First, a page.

It is relevant to note that specific exemptions are envisaged under AIF Regulations for excluding few structures from being treated as AIFs including family trusts set up for benefits of ‘relatives’ as defined under the Companies Act of 2013, read with rule 4 of Companies (Specification of Definitions Details) Rules, 2014. The regulatory intent seems to be to restrict such family trusts that may be pooling money and are set up for the benefit of ‘relatives’, which includes members of the Hindu Undivided Family, spouses and immediate family only, from being treated as an AIF under AIF Regulations. However, funds raising monies from extended families or group entities may not be covered by this exemption given the restrictive nature of the definition of ‘relatives’ and hence such In-house Funds will naturally fall under the purview of AIF Regulations. Many a times families wish to set up an investment fund professionally managed by a dedicated manager as a step towards building track-record before operating as multi-family office and accepting external capital. Providing regulatory parasol to such vehicles could help in nurturing and facilitating the growth of domestic capital which would eventually promote entrepreneurship. In the absence of an explicit recognition of the concept of In-house Funds within the ambit of the AIF Regulations, many family offices, HNIs and large corporates are hesitant to take up the AIF route as a means of capital deployment for achieving their investment and social objectives. This paradox exists even when AIF Regulations do not explicitly prohibit setting up such vehicles, and the natural regulation for regulating such vehicles currently seems to be AIF regulations only.
AIFs offer many advantages in terms of tapping unexplored opportunities; these help in achieving diversification goals of investors and are also being increasingly used by family offices, HNIs and body corporates for their social pursuits. Many family offices and body corporates prefer to set up or participate in highly curated AIFs with professional management for various reasons such as their strategic requirements, social pursuits or tapping underrated opportunities. GPs too find the idea to manage funds with capital from a single family or group of entities efficient compared to raising a conventional fund. The AIF platform is a natural fit for such vehicles, and it is challenging to achieve such a wide set of objectives through conventional vehicles due to operational and / or regulatory issues.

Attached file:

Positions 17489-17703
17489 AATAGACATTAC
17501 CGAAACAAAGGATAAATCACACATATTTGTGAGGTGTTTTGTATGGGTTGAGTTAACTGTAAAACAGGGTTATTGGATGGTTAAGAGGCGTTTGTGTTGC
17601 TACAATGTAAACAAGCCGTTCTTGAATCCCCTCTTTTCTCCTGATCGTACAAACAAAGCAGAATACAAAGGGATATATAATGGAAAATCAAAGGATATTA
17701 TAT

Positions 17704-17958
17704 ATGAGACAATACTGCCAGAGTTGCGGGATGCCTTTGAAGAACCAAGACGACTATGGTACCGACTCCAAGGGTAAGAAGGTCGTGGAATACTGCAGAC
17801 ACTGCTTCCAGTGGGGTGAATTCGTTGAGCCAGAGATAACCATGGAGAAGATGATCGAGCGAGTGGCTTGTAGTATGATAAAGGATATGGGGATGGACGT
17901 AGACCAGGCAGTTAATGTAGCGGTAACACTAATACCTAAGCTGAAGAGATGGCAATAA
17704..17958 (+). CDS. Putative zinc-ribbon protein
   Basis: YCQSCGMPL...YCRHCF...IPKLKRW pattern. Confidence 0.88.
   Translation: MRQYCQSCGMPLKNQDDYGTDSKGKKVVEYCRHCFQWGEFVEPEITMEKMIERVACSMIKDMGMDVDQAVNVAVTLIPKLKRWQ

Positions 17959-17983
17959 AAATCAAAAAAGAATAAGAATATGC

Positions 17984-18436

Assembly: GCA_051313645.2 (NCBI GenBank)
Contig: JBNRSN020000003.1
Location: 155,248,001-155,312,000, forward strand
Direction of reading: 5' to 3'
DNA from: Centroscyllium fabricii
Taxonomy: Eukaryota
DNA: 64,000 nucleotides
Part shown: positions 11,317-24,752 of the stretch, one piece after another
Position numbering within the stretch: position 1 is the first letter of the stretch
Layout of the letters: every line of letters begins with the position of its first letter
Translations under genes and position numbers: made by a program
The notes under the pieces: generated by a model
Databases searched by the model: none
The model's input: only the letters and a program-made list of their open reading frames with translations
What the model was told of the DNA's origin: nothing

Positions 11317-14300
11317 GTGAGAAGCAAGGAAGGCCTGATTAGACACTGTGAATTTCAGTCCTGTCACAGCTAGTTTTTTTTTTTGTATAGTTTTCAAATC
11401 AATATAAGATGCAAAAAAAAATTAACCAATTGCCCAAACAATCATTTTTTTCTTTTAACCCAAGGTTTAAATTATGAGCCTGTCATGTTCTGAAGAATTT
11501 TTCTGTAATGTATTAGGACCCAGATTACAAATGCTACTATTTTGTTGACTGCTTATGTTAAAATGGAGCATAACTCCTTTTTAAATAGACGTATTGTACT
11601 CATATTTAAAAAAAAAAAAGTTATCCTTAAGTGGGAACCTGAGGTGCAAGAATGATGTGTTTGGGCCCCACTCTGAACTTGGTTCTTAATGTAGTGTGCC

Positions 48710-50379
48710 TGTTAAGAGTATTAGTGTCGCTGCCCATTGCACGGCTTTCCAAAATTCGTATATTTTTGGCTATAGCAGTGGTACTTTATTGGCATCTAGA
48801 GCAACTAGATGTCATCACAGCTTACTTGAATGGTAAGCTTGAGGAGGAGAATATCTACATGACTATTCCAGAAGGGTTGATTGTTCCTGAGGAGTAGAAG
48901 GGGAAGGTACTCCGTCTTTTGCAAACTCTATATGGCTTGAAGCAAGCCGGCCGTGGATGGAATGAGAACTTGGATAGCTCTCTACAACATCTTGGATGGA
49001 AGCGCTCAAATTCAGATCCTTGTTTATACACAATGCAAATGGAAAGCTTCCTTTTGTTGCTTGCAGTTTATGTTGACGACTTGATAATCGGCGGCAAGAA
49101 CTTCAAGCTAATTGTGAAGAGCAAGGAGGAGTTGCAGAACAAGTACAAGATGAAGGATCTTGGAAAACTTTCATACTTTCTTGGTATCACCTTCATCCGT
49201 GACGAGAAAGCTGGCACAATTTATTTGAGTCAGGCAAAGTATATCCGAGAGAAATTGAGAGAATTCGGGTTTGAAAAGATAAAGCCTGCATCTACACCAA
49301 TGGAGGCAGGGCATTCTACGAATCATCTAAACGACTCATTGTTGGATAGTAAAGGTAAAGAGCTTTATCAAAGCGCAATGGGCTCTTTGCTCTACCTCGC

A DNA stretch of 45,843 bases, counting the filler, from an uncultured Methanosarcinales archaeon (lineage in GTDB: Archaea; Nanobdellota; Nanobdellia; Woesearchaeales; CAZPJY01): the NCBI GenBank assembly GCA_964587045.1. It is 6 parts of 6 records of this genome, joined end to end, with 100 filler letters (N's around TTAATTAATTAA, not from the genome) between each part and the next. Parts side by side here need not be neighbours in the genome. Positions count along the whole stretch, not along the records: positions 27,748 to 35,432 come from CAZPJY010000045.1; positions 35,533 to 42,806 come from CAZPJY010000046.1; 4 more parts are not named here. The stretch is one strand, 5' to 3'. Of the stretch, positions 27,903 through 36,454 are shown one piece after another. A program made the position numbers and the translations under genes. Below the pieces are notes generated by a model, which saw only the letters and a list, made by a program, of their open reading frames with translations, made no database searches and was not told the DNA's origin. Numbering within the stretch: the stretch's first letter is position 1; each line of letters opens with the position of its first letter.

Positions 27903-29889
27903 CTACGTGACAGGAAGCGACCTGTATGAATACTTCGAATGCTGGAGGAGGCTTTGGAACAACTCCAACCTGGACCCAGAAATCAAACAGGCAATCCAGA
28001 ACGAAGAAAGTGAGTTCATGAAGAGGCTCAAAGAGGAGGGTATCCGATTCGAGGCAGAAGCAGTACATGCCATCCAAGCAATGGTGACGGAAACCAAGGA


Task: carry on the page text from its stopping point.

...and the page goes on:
In-house Funds are globally recognised and are used typically as a part of family offices in many jurisdictions around the globe. Such jurisdictions often offer a light touch regime for such products owing to requirements of specific investors. For instance, the Monetary Authority of Singapore offers an automatic route to set up funds where the entities involved belong to the same group of corporations. A parallel can also be drawn from the recently notified fund management regulations by International Financial Services Centres Authority (“IFSCA”), which recognises the need for specific pooled products for single family office trying to achieve their investment goals without compromising the indispensable requirement for precision financial products. IFSCA allows self-managed pooled products for a single-family office.
India stands at the threshold of a major economic boom. The argument for formalising the concept of In-house Funds in India is receiving more traction than ever. The stakeholders from the AIF industry should engage with SEBI and provide ground level feedback for formal recognition of In-house Funds within the AIF regime. There is a good case for the AIF Regulations to be upgraded to enable registration of In-house Funds under a specific category through a lighter and differentiated approach.
SEBI | Data relating to activities of Alternative Investment Funds (AIFs)